Wednesday, 5 March 2008

Moscow Olympics

I'm sorry to say I took very little interest when Moscow Olympics' Still 7" was released on Fraction Discs back in December. For some reason I was expecting the kind of 'join the dots' jangle pop that is pleasant enough, but doesn't usually get me that excited. So it came as a huge surprise to find out not only does it sound nothing like Orange Juice, but it's also one of the most exciting debut singles I've heard in yonks. It's got the kind of swirling guitars and atmospheric vocals that suggest more than just a casual interest in early Creation records, plus the kind of euphoric intensity that Asobi Seksu wish they could achieve. I now have to promise myself to never write off a single band ever and listen to every song ever recorded.







In other news the train announcer at West Hampstead station sounds just like Aidan Moffett - it's brilliant.

Tuesday, 4 March 2008

Pains Of Being Pure At Heart and The Clientele

Last weekend presented two brilliant, but totally different shows that I can't help but compare. On Friday night The Pains of Being Pure at Heart played to a packed Buffalo Bar and, together with the audience, created a feeling of excitement and euphoria I haven't experienced in a very long time. The band possessed a disarming sincerity as they abandoned any posturing or sense of showbiz that won over seemingly everyone there. No encore or any other rockstar signifier, just half an hour of exuberant fuzzed up guitar pop that reminds me of Black Tambourine or The Primitives as much as The Field Mice. It left me feeling that sure The Pains of Being Pure at Heart is a slightly absurd name, but then so is My Bloody Valentine, and I don't really want to share these kinds of experiences with people who would dismiss a band based on their fey name. The Manhattan Love Suicides played before them and were brilliant too, but I think it was the excitement of the crowd for the Pains and how clearly the band fed off it that made this such a memorable show.

Then on Sunday I wandered along to The Luminaire to catch The Clientele again. Back in New Zealand there are tons of bands people claim to be huge overseas but woefully ignored at home, and it's interesting to see it happens in London too. After three amazing albums, all received to almost unanimous acclaim (I take everything Pitchfork say with a grain of salt, but three albums scoring in the mid 8s is hard to ignore) I think even the most optimistic of optimists would have to accept The Luminaire was half empty. Before the band came on Felt's 'Penelope Tree' was playing, as good a contender as any for my favourite song ever, and it stuck in my head throughout The Clientele's performance. I couldn't help thinking almost every song they played was just as good. As the played through old and new songs, Alasdair dismissing the new songs as "after we started to suck", they destroyed all my old feelings of "they just don't make them like they used to", I feel this is a band I will always love just as much as Galaxie 500 or The Zombies. They manage to create and sustain a mood I find completely arresting, I find myself completely lost in the music in a way Bertolt Brecht would despise but I find so sustaining. The audience patiently sat through the show politely clapping at the end of each song, but it wasn't until the end of the show that I realised almost everyone else there was feeling the same was as me. Yet it seemed such a personal experience, like Yo La Tengo I feel The Clientele were a band formed specifically with me in mind - like they sit around wondering "what type of band does Chris want to exist?"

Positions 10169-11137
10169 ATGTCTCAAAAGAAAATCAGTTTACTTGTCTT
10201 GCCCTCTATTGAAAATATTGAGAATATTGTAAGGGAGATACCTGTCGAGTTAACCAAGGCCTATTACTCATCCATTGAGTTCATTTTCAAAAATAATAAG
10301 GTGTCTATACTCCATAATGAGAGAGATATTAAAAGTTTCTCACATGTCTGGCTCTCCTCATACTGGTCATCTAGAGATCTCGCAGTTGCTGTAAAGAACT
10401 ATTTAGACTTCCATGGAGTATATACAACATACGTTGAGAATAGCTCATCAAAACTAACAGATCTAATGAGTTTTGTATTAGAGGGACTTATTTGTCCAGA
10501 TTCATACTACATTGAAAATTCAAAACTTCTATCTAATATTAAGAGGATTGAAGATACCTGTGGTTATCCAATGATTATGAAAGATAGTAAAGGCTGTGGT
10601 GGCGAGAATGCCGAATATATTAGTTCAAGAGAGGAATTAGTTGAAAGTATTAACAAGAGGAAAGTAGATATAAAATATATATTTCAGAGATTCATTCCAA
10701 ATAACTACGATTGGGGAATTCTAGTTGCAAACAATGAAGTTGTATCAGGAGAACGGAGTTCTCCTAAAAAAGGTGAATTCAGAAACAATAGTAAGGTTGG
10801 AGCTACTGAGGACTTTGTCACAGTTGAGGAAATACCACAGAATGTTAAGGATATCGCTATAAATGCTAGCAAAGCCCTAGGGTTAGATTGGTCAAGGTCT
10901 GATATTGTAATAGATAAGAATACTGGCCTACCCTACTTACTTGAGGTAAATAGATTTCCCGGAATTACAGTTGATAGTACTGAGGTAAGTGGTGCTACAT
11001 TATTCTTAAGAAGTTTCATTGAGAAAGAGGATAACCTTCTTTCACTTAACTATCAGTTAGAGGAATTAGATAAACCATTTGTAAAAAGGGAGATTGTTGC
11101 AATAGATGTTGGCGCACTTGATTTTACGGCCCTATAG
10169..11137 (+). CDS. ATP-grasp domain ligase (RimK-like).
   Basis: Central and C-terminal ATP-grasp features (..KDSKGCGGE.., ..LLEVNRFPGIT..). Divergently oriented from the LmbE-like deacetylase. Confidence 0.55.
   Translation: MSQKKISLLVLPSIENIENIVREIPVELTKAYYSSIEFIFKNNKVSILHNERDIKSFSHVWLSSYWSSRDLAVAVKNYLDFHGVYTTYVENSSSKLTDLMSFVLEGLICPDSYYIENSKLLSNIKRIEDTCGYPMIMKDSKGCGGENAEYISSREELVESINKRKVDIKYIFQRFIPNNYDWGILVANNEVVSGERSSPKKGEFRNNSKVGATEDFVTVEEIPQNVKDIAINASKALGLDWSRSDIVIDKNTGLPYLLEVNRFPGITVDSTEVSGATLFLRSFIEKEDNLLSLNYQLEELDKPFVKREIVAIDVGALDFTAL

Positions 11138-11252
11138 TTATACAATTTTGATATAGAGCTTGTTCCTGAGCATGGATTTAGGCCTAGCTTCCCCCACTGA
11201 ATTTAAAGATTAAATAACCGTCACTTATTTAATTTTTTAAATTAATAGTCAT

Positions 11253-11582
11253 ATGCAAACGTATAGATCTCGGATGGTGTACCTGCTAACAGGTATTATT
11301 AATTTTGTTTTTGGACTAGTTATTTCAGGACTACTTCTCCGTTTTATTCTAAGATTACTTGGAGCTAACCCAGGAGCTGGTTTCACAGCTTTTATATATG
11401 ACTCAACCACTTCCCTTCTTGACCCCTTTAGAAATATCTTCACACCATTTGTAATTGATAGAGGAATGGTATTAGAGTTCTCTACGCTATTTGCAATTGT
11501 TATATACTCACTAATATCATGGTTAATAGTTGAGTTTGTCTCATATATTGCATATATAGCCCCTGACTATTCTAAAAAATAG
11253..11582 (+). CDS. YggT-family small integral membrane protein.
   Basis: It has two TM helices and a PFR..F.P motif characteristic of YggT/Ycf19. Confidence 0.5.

I guess the two shows present the difference between a collective and an individual experience. When I listen to the Pains I feel a sense of optimism for a sense of a music community that includes the bands they play with and the people who come along as much as the band themselves - then the individualism of The Clientele makes me overjoyed I'm able to see such a singular band.